Finally on the letters pages we have the topic of model copying raised. This was a regular feature of MAR over the years as makers “let of steam” where they felt others had copied their models. Unlike the commercial magazines MAR provide an airing for this topic.
Articles again covered a diverse range with Jim McLachlan writing about models from Communist countries a change from his usual VW related contributions. Don Elliot continued his coverage of the less well known US obsolete models as well as Pac Man models. Roger Bailey looked at some model coaches and the vehicles they may have been based upon whilst Dave Turner covered the 1957/8 Mercury. Wyn Edwards coverage of Indy Cars continued as did Greg Keane’s coverage of construction equipment.
Model listings are full of references to all sorts of models and photographs of prototypes of new 1:43 scale Corgi Classics models appeared. It is interesting to see the prototype Jaguar Mark II casting there in 1988, a casting last seen used by Atlas in their Police Partwork only a few years ago. Vitesse were “on a roll” and announced a lot of models for 1988. All of a sudden UK collectors of more modest budgets had three ranges of reasonable accurate vehicles from the 1950s and 60s available to them and many collectors started at this time.
#32 Summer 88
Summer 1988 brought a cover full of models with a new Corgi Club Morris 1000 van being joined by a Lion Cars Commer step-thru in Coca Cola livery. The rest of the cover has some beautiful racing models including a Bosica Ferrari with removable panels revealing a super detailed engine and a Remember Ferrari P314. The foot of the page featured a nice Minicars Ford Galaxie and an A Smith Tractor unit. Bus lovers were not forgotten with a LBS Renault coach being featured.
Inside colour pages featured a wide range of models: cars on the inside front cover, buses and trucks on the middle four pages, and fire and military on the inside back cover.
The back cover shows a nice Pandora Land Speed record car and the latest Chryslers from Solido which were contrasted with old American cars in the Dinky 39 series. At the base of the page the ubiquitous Lion Cars Step-thru appears again this time in KLM livery. Also, five Coca Cola vans are shown from Trax, CB Modelli, and Autohobby.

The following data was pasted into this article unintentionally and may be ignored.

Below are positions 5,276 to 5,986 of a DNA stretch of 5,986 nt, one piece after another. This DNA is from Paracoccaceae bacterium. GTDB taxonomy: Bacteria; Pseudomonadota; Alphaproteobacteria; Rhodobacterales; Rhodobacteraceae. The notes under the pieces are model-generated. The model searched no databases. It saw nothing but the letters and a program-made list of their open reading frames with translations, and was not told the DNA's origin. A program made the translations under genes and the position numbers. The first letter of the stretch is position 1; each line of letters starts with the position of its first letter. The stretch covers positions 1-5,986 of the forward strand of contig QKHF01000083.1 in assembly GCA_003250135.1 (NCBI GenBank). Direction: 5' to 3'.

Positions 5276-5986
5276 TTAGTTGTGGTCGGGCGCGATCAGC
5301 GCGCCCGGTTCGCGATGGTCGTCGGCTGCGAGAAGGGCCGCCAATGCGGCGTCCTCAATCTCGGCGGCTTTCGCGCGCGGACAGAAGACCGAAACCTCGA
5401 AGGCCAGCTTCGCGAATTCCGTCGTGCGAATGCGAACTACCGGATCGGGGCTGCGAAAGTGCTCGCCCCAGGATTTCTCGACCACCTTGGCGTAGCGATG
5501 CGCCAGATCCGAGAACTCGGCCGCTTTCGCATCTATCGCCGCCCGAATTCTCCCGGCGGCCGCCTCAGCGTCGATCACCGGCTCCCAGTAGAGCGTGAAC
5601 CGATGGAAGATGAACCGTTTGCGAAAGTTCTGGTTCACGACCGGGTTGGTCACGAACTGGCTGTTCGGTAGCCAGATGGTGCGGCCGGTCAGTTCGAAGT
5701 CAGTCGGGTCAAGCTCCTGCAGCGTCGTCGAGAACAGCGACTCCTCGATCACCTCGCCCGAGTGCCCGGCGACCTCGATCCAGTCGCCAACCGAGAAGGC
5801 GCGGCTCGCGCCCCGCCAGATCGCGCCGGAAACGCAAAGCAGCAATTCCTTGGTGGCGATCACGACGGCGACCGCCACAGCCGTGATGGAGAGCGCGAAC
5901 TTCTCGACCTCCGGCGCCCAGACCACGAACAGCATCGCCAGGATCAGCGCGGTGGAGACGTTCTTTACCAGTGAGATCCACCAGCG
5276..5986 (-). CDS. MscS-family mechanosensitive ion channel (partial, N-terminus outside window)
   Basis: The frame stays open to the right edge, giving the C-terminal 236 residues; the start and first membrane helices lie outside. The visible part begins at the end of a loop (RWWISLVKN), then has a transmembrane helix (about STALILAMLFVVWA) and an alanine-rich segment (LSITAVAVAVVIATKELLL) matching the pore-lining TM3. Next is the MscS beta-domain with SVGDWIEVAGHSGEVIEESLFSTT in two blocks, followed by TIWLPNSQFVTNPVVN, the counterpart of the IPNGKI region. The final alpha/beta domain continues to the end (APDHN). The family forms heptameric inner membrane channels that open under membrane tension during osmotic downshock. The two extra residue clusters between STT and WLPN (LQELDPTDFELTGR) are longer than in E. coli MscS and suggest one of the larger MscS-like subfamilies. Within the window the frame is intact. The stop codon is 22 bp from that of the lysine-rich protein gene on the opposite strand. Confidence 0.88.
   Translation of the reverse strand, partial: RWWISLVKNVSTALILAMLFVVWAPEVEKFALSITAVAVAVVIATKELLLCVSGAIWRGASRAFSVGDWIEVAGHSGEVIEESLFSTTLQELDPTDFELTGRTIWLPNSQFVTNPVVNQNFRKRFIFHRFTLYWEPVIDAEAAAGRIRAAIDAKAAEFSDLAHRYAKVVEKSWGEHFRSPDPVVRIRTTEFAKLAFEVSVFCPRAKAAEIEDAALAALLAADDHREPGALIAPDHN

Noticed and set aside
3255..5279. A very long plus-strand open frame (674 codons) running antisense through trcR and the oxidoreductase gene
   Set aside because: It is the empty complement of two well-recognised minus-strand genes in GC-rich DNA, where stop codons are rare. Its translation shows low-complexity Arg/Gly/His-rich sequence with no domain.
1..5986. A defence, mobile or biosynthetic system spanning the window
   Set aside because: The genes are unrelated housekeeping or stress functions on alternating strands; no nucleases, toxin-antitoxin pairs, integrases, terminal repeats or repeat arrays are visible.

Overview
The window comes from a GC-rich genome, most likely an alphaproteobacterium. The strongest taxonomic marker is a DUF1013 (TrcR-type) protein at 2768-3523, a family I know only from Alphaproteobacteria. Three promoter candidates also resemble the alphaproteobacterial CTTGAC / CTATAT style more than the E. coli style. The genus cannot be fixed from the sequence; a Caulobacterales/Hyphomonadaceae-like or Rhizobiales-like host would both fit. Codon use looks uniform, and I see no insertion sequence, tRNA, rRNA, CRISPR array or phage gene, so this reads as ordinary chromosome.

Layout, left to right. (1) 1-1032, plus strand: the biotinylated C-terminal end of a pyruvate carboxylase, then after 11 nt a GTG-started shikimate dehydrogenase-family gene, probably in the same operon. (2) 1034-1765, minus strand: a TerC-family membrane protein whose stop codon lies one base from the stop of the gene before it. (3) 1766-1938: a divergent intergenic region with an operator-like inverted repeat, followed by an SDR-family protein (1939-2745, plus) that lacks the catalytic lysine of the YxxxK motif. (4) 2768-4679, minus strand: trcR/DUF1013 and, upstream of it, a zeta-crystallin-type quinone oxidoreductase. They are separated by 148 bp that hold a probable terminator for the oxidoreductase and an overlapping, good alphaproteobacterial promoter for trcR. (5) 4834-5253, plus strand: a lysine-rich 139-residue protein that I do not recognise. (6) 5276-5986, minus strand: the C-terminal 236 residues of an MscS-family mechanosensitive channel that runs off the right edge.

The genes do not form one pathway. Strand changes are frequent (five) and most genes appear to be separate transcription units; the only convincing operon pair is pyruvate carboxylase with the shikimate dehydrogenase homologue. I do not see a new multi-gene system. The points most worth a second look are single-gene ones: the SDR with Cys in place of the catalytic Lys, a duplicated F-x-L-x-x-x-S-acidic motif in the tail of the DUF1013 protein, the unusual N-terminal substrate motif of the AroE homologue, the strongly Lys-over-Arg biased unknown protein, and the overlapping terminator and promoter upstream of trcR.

Inside this issue some classic articles appear including Chris Sweetman on Dugu which is an excellent view of that obsolete range. MAR Online recently covered Dugu again with Chris’ help.
Gerald Watkins had an interesting theme which started in MAR 32: 1/43 Norevs made by Norev in plastic and no one else (at least as of 1988)! Many French, Italian, and German are are pictured in black and white.
McGregor was written about and pictured by Don Elliott. This very rare and undocumented brand was from Mexico and produced ex-Politoys in 1:41 plastic. Most of them have the McGregor script on the baseplate so they should be easy to identify, if you happen to ever find one. In this same issue, Don also wrote Part 2 of his Made in USA series, on lesser known American toy cars from the 1950s. On a personal note before Don sadly passed away, the McGregor Alfa Romeos shown in his article found their way to KS’s collection in 2007. It’s a small (collector’s) world, as they say.
The other 2-page articles this time were East German HO by two Czech collectors and Ford MkII GTs by Dave Turner.
Peter Pain wrote about he Dinky 39 series, shown in color on the back cover. Graeme Watt’s long running series of military re-creations kicks off. Graeme wrote many articles over the years with Graeme’s final model conversion appearing just as MAR Online started.
John Hanson’s Trojan vans must have been interesting to many who had wondered about the Dinky and Matchbox models and who Trojan were. Morris also got an update with Patrick Trench, now a well known author, adding to Rod Ward’s initial article on the subject.
Then after the Truckstop column by Geoff Moorhouse and the colour center pages on trucks and buses, twelve pages of News and Views and ten pages of ads made up the remaining part of MAR 32. As usual, News and Views covered smaller producers from Spain, Holland, Canada, USA, USSR, Australia, Switzerland, as well as the big guys from Italy, France, and UK.
Actually Rod Ward covered small producers as well:
- UK: Colin Fraser with Formula One, Steve Archibald with Sapphire Modelcraft, Indycars by Wyn Edwards, MPH Model by Tim Dyke, Little Smashers by David Wade;
- France: IDEM by Serge Leuba, Automany transkits, FYP by Yves Pebernet, Tenariv by J.P. Viranet, JPS by J.P. Schwartz, ESDO by Dominique Esparcieux, C.C.C. by Georges Pont, HECO by Herve Colombet, and Hostaro;
- Italy: C.B. Modelli, Bosica, Meri, and HE14 by Paolo Tron.
As expected, Modelauto had the last four pages of ads at the end of this issue.